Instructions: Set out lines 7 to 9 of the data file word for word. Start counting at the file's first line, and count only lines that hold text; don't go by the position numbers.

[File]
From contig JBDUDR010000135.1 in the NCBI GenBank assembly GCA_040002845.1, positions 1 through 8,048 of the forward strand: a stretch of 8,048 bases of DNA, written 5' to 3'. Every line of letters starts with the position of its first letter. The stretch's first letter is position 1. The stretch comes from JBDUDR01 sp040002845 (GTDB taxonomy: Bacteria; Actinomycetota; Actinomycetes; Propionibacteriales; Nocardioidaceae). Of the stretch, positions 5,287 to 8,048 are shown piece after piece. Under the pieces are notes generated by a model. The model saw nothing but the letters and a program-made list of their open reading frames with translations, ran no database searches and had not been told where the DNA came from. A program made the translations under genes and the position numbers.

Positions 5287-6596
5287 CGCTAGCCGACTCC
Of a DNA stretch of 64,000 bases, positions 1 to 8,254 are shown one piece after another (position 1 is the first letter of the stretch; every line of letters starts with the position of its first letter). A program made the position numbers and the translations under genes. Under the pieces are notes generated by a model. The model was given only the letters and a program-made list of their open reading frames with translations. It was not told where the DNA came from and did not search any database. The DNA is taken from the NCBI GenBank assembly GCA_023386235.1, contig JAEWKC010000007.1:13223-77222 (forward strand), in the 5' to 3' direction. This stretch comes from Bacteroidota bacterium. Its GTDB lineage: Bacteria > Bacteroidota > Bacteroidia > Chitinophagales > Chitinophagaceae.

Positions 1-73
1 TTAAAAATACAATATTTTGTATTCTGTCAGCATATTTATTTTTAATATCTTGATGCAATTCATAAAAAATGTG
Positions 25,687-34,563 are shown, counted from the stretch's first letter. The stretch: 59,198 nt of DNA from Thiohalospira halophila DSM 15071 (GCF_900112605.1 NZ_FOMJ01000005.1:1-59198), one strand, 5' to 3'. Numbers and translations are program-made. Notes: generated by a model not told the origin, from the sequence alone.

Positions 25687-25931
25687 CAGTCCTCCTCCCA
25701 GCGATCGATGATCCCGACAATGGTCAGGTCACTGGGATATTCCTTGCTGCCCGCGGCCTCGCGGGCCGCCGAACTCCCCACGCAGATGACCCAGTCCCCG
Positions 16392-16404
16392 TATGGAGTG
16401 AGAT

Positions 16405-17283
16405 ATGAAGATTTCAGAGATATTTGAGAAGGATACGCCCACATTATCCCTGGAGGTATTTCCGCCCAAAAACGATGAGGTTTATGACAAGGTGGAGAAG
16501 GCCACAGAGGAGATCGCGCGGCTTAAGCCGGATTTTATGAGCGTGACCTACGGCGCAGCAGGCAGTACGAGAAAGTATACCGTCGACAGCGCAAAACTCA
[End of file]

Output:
Positions 25,687-34,563 are shown, counted from the stretch's first letter. The stretch: 59,198 nt of DNA from Thiohalospira halophila DSM 15071 (GCF_900112605.1 NZ_FOMJ01000005.1:1-59198), one strand, 5' to 3'. Numbers and translations are program-made. Notes: generated by a model not told the origin, from the sequence alone.

Positions 25687-25931
25687 CAGTCCTCCTCCCA